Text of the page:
Why Is Social Media Important For Auto Parts?
If your dealership is brand new or a third-generation operation, every business operating in this day and age needs a social media presence, and that includes your auto parts store. The reason why you need one is the exact same reason why every shop needs one, and it has surprisingly little to do with sales: there is no better way to do interact with your customers and be able to solve their needs than forming a relationship with them over social media. We all know good relationships lead to the trust necessary to close sales.
Here are a few reasons you need to be on Twitter, Facebook, Instagram, or similar sites:
You’ll Be Better Able to Solve Their Problems
There is nothing more frustrating than walking into a store and continually finding that the part you need is either not carried locally or out of stock. There will always be a large amount of inventory that needs to be carried in every shop, but inevitably, you will not always have that specific part on-hand for your customer. Having an online web presence allows you to order the part for your customer and deliver it direct to their home without the hassle of them coming in to get the part and realizing it is not on site.
You’ll Be Able to Provide Excellent Customer Service
If someone had a great experience at your store, you can count on the fact that they will tell their friends about it; if they had a bad experience, you can count on that even more. As a matter of fact, studies have shown that 85% will tell others about a good experience, while 97% will tell other people about their negative experience.
The number one place these people choose to complain? Social media, and if you have a Facebook page setup (or something similar), that’s the perfect place for them to run to. Not only will it allow you to see their complaints that they may have, but also can help you address them as well.
You’ll Be Able to Anticipate New Parts To Get in Stock
When things go “viral” on the internet (meaning it spreads rapidly from person to person, like a virus), then anticipating and capitalizing on that trend can mean more revenue for you, and a lot of happy customers through your doors. But unless you have your finger on the pulse of the automotive industry, there’s little chance you’ll be aware of it before fifteen people come through your door asking if it’s in stock. Make sure you stay aware of what the current and rising trends are in the auto world today, and you’ll have a better chance of gaining and retaining customers tomorrow.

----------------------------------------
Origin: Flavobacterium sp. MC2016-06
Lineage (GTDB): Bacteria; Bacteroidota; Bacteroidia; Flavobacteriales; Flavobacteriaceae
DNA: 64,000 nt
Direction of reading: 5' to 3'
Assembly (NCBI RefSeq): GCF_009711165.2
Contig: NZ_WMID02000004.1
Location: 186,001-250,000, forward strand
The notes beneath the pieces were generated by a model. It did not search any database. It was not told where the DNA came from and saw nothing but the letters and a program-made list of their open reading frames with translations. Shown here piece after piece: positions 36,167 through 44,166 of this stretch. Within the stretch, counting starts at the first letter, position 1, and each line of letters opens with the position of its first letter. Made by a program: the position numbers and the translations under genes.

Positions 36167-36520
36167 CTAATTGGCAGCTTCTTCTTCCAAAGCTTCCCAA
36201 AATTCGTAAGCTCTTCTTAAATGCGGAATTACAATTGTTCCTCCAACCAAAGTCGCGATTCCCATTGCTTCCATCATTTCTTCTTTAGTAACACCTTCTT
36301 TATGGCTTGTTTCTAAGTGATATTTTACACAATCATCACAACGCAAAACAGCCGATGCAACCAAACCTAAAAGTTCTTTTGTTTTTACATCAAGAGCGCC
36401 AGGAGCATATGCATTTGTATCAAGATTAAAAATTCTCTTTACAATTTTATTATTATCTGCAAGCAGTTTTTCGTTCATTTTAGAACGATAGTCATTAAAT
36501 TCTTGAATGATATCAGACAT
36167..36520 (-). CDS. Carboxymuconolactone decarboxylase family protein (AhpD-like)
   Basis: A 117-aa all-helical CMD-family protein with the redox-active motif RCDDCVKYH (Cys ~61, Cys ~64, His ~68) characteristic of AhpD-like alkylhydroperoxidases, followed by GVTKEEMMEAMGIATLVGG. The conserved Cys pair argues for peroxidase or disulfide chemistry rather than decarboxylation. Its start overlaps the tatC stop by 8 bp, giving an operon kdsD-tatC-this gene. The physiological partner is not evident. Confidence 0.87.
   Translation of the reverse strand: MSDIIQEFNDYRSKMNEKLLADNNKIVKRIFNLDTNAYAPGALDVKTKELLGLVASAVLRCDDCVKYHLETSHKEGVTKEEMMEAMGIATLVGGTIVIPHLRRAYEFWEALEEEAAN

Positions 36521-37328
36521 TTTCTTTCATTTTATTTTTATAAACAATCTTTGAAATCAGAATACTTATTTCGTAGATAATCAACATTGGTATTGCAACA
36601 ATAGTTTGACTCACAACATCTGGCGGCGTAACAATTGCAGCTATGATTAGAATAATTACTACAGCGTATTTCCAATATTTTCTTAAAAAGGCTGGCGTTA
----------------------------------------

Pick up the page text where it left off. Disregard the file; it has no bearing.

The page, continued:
Hopefully, this convinces you to give social networking a shot, but in case you’re a little unsure about what to do next, here’s a list to get you started.
- Pick One Channel – Typically, the best type of social network to set up on for any store, auto parts or otherwise, is Facebook. This allows you to have a business page set up with all your pertinent operating information, as well as announcements for giveaways, sales, and announcements about future stock. Too many businesses get overwhelmed by trying to open up accounts on every channel known to man, which means that every one of them gets minimal attention. It’s far better to start on one, master it, and then move on to the next one.
- Follow the Herd – Find your industry leaders that are doing social networking right, and imitate them. This doesn’t mean steal their tweets or images outright, but it does mean posting when they post, posting the same type of information they post, and paying attention to the details. If you notice that a picture of a Corvette is trending better than a Viper, pick the Corvette! As you get more comfortable with your own online presence, you can start to blaze your own path, but the best thing to do when starting out is imitate the leaders.
- Strategize – For this step, it might be wise to have one person in charge of your social network presence, if for no other reason than it gives your page continuity. You don’t want one person posting something today, and then a different person posting something completely different the next; it makes your presence seem unprofessional. Pick a game plan for what you want to do, whether that’s posting three times a week or three times a day, and brainstorm about what kind of things you can implement. Then, once you have the plan in place, execute.
- Engage – Social networking is about communication and relationships, and you won’t have either unless you’re interacting with your potential and regular customers. When they send you a message, respond promptly. When they make a comment on your page, respond in some way. And if nothing else, if they leave a complaint, handle it. The last thing you want as a business is a reputation for being a disinterested and detached company.